North St. Paul cat shelter finds win-win for cats and kids


Aundrea Kinney/Review • During a June 10 visit to Caring for Cats cat shelter in North St. Paul, Tori read the third book in the “Daisy Dreamer” series to Gaheris, a kitten who was new to the shelter. Tori is a participant in a new reading program called Cat Tales, which is designed to help kids with reading and to help shelter cats become comfortable with kids.

Aundrea Kinney/Review • Possum the cat seemed to enjoy Samye reading aloud a book in the “Bad Kitty” series during a June 10 Cat Tales session.

New program promotes reading books to felines

When Karen Brown, shelter operations manager at Caring for Cats shelter first came up with the idea of children reading books to cats, she says she hoped it would be a win-win by reducing children’s anxiety of reading and simultaneously reducing cats’ anxiety of children.

After about a month and a half of operating Cat Tales — Children Reading to Cats, Brown says the program seems to be creating the desired effects.

Caring for Cats is a volunteer-run, no-kill cat rescue located at 2131 Division St. in North St. Paul.

 

Good for children

Kristina Chester found out about the Cat Tales program from her sister, who volunteers at the shelter. Chester signed up her daughters, 10-year-old Samye and 9-year-old Tori, as a way to encourage them to read.

During a recent reading session, Chester says there has been a big turnaround from both her daughters. After a few weeks reading to the cats, Tori has begun to read on her own at home, and Samye, who initially didn’t want to read to the cats, now looks forward to her Cat Tales sessions.

“She’s got a lot of anxiety,” Chester explains about Samye. “One of her biggest things is reading out loud, so that’s why she really didn’t want to do it, and now it’s one of her favorite things to do.”

Samye points out with a smile that the cats don’t criticize her reading.

“I like it because I get to meet all the cats,” adds Tori.

For Samye and Tori, Cat Tales pairs something they didn’t like so much — reading — with something they really like — animals. The sisters have many pets at home including cats of their own, but they always have room in their hearts to fall in love with more animals.

“They like animals so much, and this lets them interact with the animals and not bring them home,” Chester says.

Brown points out that the program is also good for children who can’t have pets, perhaps due to lease agreements or pet allergies in the family.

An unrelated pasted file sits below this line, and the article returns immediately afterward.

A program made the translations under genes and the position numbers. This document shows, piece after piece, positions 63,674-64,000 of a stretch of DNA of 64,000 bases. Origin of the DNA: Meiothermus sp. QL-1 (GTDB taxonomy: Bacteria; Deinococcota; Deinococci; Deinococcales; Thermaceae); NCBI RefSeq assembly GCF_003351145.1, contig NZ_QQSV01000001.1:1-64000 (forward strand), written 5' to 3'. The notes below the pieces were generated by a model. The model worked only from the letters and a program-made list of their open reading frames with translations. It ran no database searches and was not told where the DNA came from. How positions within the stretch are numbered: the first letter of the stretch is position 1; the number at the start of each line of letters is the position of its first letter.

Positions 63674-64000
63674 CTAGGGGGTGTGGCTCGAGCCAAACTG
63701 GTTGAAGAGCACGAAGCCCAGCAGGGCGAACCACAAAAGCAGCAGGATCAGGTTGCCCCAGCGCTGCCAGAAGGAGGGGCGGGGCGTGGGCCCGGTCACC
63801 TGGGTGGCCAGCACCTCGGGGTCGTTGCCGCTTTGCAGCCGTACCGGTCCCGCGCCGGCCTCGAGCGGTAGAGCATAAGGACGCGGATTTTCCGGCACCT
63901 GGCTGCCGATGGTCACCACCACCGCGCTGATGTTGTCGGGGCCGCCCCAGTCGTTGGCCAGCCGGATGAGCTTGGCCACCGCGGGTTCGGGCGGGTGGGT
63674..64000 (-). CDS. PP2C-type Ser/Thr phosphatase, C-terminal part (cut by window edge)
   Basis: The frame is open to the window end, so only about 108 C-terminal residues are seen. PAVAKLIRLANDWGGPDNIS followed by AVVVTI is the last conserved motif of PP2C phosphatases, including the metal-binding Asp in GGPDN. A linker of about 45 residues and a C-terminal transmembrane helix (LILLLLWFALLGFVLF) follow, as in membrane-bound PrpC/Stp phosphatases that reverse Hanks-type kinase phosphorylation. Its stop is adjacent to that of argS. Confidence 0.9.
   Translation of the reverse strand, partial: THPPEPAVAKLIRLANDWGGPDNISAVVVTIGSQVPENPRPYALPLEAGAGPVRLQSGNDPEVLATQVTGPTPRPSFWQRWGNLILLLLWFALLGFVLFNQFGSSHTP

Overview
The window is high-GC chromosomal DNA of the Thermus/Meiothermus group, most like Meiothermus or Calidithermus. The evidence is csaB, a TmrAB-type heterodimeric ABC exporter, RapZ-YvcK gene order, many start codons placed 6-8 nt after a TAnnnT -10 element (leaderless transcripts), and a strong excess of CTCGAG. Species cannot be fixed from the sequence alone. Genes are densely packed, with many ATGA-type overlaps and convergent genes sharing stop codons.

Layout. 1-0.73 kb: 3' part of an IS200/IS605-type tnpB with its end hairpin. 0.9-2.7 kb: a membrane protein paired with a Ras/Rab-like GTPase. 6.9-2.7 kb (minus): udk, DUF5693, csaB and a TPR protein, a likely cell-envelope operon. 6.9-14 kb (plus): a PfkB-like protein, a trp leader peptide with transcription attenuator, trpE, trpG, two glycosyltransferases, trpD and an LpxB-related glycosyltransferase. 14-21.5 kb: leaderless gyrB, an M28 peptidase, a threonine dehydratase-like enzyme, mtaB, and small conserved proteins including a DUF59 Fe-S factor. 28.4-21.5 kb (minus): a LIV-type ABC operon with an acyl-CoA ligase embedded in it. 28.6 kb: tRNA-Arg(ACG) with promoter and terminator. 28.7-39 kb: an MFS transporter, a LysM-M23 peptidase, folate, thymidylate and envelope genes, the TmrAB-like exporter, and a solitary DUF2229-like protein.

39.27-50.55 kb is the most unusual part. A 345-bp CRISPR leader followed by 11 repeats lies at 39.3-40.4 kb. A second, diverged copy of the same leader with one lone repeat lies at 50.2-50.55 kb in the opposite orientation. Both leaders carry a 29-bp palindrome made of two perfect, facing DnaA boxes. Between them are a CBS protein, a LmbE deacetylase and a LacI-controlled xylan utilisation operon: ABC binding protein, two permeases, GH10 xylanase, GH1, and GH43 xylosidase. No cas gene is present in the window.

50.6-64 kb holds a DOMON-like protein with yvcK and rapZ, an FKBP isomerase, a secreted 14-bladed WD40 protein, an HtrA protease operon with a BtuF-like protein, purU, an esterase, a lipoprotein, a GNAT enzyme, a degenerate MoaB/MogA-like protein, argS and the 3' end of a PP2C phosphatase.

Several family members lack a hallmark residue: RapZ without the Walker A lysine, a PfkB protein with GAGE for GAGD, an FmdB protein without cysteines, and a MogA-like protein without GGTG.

Chester says the program has been beneficial and fun for her kids. “I absolutely think it’s a great program.”

 

Good for cats

Brown says the idea for the program came to her when her cats at home all gathered around her as she talked on the phone. She explains that her cats thought she was talking to them, and, in general, cats like being talked to. She says she figured children could create the same effect by reading to the cats who live at the shelter.

“We pride ourselves in a lot of shy cats that come here because we take the time and the energy that goes into making the cats un-shy,” Brown says, adding that many cats don’t know anything about children. However, when the children are calm and respectful, like they are when they are reading, the cats’ confidence around children improves, making them more adoptable.

She says that she has seen a positive effect on many of the cats, thanks to their experiences with Cat Tales. She says the children’s voices and the temptation of a stray book laying nearby have drawn many of the resident cats out of hiding during reading sessions.

“I’ve seen a difference in the cats, how they react, because cats that might have hidden before are just so curious they can’t stand it. They have to come out and see what’s going on,” Brown says.

 

Getting involved

The Cat Tales reading program began May 6, and Brown says that so far the schedule has been full and there have been very few problems.

“The kids have all been really nice kids,” she says.

Brown recommends that parents don’t bring the whole family to watch one child read because the rooms in the shelter are fairly small.

She also requests that participants or parents cancel if they realize an appointment won’t work out, giving another child the chance to be scheduled for that time.

Cat Tales is geared toward children ages 6 through 13. Caring for Cats provides towels and blankets for children to sit on while reading to the cats, as well as several books that were donated by Friends of the Inver Glen Library, which is based in Inver Grove Heights. Participants can also bring their own books.

To sign up for a half-hour Cat Tales session, visit www.caring-for-cats.org/book.

 

– Aundrea Kinney can be reached at 651-748-7822 or akinney@lillienews.com

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